Buy tickets of conductors. Entire change of company each week. Two per
formances daily. Afternoon and evening.
F"r-oo Oand Concert Sunday, 2 B.tVI.
For a SUMMER
To Detroit, Mackinac, Georgian Bay, Petoskey, Chicago
Vo ether Una offers r&xtcranui of 169 miles of equal Tarletj- and Interest,
rear Trips pir TTttk Between I
Toledo, Detroit and Mackinac
FZT08EXT, "THE ROO." B1BOXITTE
LO VT BITES t rirtmrttoias BteHsM a4
Btani. Iielidtag Inn aad Brthi. ipproil
nit Cat fnni CUrelaad. 910.501 frcn
frltlo, lie.:i tnm Detroit, 1.J J.
fend 3C. for Illustrated Pamphlet Address,
A. A. BCHANTZ, a. p. ., DETROIT, MICH.
or ne C. D. Honortle, Tkt. Ast. Union
When You Ride Your Wheel
Alwnj s shake Into your shoos Allen's Koot
Ease. a powder for the feet. It keens your
feet cool, prevents sweating feet, and makes
vour endurance ten-fold sireatrr. Over one
million wheel people nre using Allen's Koot-
r.lise. aiiv ii Hmpc ii. xi ;n"ii"'i jiii,.
couuorL ii' aiimiuuj;, ihh, swollen, .ii-iiuin
.feet, and i n certain cure for Ingrowing
nall. At nil dnnjgMs. and -hoe ..tores. S3o.
(Sample FRKKliy mall. Aildn-s. Allen S.
Olmsted, l.e Hoy. X. Y. :l
Paper and Mrlnir.
' Franklin's time honored and cumu
lative adage. "For nam of the nail the
' shoe was; ul. fur 'vain of the shoe the
horse was lost, for -;iiit of the horse
the man was U-.t." should have the
addendum of twine and paper bags
put to it to make it complete
Few things are inmv aggravating
than to bo leady to tie tip a package
aud find no string, or to carry a few
apple, uraujie-. egss or bulbs a short
distance ami tiiid no bag to hold them.
Strings should always be wound In a
ball and kept ready for immediate use
where the family may find them, aud
paper lags, as soon as emptied, should
be folded neatly and laid in a drawer
for use as uecded.
i . iti.
I Central Engine House
H Akron Iron Works
I I)::.moiitl Rubber Works
" !;iiiiai!cl Market
' No 2 Kngine House, Sixth ward
7 X Broadway, near Market
S BwhtPl -"V and Bowery
!! iscliumacher Mill, Millst
12 Prospect, near Mill
13 Furnace and Broadway
14 Main nnd Keck
15 Ash and Park Place
1G No 3 Engine House, West Hill
17 Carroll and Exchange
IS Emp rp Mower and .Reaper Wk?
19 Ak on Rubber Works
i Piospcct and Perkins
2.5 Forge and Market
24 hherman near Exchange
25 Main and Exchange
26 North Howard and Tallmadge
27 W Market and Greene
28 Akron Knife works
29 Washington and Hopp alley
31 North Howard and North
."2 E Market and Spruce
4 W Market and Valley
" Carroll and Spicer
."( Carroll and Sumner
:7 North and Arlington
.SS Vine and Fountain
3!) Coburn and Campbell
41 Wooster av and Locust
42 Pearl, near Cistern
43 S Main and Falor
45 College and Mill
4li Ailington nnd Hazel
17 Howe and Bowerv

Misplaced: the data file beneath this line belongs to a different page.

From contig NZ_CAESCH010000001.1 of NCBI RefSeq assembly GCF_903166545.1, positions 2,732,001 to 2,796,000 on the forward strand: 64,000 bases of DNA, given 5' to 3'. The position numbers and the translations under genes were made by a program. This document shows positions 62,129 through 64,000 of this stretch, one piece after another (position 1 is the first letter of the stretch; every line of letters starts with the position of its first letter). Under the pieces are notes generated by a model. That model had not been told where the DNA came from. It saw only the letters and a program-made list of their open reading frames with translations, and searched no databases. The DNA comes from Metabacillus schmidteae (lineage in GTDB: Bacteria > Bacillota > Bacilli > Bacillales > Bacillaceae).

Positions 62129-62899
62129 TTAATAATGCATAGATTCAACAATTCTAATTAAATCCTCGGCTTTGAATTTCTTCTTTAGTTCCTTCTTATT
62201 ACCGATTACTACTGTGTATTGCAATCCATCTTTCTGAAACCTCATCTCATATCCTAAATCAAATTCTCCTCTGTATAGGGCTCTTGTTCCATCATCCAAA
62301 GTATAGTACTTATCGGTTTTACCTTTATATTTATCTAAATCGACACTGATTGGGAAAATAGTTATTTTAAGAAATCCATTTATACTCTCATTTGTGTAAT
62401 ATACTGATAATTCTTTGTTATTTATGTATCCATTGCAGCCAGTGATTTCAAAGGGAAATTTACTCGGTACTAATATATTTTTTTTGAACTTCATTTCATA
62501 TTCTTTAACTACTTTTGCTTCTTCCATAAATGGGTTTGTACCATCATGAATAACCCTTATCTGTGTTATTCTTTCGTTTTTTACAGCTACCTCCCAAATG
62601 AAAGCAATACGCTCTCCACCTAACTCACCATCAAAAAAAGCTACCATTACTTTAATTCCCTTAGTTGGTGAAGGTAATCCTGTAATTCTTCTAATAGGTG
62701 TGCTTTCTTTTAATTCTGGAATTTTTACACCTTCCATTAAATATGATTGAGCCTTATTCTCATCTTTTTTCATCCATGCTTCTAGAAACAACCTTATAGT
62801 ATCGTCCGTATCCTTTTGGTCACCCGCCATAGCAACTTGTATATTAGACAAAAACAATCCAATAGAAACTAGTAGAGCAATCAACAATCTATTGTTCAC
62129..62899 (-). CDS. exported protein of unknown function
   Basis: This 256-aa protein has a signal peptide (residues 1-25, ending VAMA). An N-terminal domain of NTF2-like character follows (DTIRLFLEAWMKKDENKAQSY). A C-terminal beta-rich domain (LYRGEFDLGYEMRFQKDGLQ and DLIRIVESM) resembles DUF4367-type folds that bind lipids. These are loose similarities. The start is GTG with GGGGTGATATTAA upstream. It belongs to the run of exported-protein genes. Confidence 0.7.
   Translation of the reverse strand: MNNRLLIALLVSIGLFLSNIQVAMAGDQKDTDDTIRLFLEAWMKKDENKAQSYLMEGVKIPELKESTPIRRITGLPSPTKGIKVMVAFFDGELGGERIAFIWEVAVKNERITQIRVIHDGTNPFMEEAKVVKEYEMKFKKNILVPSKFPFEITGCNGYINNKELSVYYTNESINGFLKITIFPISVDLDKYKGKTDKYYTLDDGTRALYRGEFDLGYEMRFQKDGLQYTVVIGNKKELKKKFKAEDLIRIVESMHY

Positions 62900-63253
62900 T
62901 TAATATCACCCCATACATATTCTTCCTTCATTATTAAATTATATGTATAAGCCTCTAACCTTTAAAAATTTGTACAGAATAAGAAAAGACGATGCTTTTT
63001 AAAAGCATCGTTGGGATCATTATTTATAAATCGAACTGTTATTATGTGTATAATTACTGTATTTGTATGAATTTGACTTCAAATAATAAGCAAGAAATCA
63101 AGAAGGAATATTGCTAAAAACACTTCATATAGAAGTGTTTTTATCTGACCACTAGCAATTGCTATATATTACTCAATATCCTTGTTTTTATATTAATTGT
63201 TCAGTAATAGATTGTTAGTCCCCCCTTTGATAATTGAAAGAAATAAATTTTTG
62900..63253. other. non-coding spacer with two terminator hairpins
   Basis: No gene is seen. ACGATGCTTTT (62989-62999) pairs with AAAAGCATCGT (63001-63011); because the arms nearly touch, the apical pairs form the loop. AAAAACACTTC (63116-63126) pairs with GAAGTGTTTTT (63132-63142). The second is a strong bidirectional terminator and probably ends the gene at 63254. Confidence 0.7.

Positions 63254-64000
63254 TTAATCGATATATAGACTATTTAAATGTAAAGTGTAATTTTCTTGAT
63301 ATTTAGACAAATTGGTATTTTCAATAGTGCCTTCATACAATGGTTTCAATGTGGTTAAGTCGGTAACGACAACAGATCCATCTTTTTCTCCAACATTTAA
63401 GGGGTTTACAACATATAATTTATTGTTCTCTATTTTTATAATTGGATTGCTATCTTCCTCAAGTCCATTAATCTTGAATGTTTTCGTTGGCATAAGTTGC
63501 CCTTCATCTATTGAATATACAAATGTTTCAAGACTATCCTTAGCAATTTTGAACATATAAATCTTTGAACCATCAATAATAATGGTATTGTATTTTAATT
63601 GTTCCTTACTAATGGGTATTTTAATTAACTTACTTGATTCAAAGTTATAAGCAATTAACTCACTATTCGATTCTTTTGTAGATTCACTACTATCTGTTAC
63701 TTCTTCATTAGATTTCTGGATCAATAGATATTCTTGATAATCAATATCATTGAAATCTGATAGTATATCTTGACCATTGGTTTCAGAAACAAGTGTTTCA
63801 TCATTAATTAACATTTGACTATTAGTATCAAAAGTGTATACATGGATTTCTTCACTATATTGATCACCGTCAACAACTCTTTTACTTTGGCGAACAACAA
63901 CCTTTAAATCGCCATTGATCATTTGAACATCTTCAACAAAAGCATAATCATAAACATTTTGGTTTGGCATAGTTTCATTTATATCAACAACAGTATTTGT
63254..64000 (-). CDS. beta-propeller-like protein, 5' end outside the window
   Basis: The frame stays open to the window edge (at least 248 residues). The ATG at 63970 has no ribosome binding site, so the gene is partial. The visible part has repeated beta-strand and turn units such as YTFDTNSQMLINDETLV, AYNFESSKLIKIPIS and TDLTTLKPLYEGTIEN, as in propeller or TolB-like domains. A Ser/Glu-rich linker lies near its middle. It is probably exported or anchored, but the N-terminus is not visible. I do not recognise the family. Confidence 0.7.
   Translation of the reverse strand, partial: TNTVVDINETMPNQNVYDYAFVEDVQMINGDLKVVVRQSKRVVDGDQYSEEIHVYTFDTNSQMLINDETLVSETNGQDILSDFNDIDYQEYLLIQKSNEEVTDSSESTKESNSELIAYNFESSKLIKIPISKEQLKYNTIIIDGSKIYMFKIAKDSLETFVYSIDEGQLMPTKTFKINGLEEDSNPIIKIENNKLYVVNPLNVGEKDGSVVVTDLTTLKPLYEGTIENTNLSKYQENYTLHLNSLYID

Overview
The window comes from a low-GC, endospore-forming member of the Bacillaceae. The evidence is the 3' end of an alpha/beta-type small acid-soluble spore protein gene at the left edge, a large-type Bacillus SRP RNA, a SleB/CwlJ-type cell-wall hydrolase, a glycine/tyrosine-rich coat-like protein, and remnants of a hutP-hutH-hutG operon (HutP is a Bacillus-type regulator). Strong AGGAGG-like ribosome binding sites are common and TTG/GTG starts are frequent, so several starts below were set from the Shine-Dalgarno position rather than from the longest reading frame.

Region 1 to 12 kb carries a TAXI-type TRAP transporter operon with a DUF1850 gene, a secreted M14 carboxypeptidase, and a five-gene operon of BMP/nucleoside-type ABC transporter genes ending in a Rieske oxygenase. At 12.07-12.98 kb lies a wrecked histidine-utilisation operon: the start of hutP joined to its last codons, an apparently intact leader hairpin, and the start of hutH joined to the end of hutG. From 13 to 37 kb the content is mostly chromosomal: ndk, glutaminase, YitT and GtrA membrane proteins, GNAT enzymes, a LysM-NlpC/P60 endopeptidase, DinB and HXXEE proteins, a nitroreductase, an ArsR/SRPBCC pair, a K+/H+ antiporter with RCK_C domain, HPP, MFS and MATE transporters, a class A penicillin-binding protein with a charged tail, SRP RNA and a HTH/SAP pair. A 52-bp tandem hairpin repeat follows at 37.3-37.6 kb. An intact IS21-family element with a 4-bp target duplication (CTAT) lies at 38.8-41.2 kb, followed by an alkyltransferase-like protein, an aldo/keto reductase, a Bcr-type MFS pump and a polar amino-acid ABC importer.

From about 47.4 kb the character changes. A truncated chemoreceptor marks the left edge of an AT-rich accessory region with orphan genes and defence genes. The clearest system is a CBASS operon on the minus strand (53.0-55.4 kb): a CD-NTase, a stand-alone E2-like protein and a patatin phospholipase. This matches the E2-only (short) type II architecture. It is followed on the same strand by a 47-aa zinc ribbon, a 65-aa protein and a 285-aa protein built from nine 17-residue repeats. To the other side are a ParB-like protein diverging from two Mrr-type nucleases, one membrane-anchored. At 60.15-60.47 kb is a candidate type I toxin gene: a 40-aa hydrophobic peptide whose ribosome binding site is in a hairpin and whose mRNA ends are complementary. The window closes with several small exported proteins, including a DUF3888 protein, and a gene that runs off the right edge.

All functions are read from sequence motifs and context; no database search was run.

4S West South
4!) Morrill pottery, State at
51 Howard and Cherry
52 No. 4 Engine house, Main & Fa.
53 Center st. railroad crossing -
54 Kuchtel av. and Union
5(i Akron Stoneware Go.,Sixth war
57 Lods and Turner
55 Perkins and Adolph ave
5!) Main, near Odd Fellows Teiupb
"I Case ave and Kent
02 Sieberling Mill, Sixth ward
i3 Johnston and Champlain
04 Akron Sewer PipoCo.,Black mi!
Co Hill Sewer Pipe Co. E. Market
07 CarrolLandE. Market
08 Second ave and Valley rilr:
Oil Johnson and Wilson
71 Gran and Cross
72 North and Maple
73 Werner Printing Co
74 North Urion, nearBlufi
75 Bobinson Bros, N Forge st
7." The Whitmore, Robinson Co
81 Western Linoleum Co
32 Summit Sewer Pipe Co
83 Allyn and Cross
P4 Thornton and Harvard
85 The J C McNeal Boiler Works
91 Cereal Mills, S Howard st
92 Schumacher Cooper Shop, Nortl
121 General Alarm
123 Silver and Hickory
52". W Markt-t and Rhodes av
282 Renner'i3rTrty, IT 7oxg it
241 Sherman and Von
251 Cedar and Wabash or
253 W Exchange, near Willow
! 312 Cascade rlflls, N Howard
si fire umers itesiaenco
, 321 Adams and Upson
i341 Balch and Market
i 342 Maple, opposite Balcb
I 31. T7 1 fr -. n . n . J Sa1.
.i., Wurman tiuu ovsuy
:J51 Exchange and Spicer
il'J Wooster and St Clair
I '3 St Clair ami R:irtres
r. V.., i, i U . rk- W .Mer av
CRUISE take the
The Greatest Perfection
jet attained In Boat Con
struction: Luxurious . .
Equipment, Artistic Fur
nishing, Decoration and
I Pj and MpM 6r? If e Rl n
DL I UUII AM) CLEVELAND
Ftr, SI ,50 Efh Dli-retlra.
forth!, ?., 91. StttfrrMim, $1.7.
Connections aro made at Cleveland vilh
Earlitt Trams for all points East. South
nd South wwt, and at Detroit for all points
North sod Northwest.
Panda? Trip Jno. Jotj, Aairoat.
September ani Oftfbrr Oalj,
oeiroii ona Glevemnd NavEoanon GompaoK
lUtu - i.
GEMS IN VERSE
A Gra Mood.
Af we hurry juay to the enlt my friend.
Of t.ii sjJ !i.u!c farce called existence
We are tui tlut the future will brine one, thin.?.
And that is the grne in the distance.
And o wht-n our Ines run alon? all wrong.
And not Line ms real or certain,
Uc can comfort our&h with the thought (or
Of that specter It-trim! the curtain.
1 tell ou. if I could pu back the track
To un life's morning: hour,
1 ux'ulil :io'vt forth seeking name or faint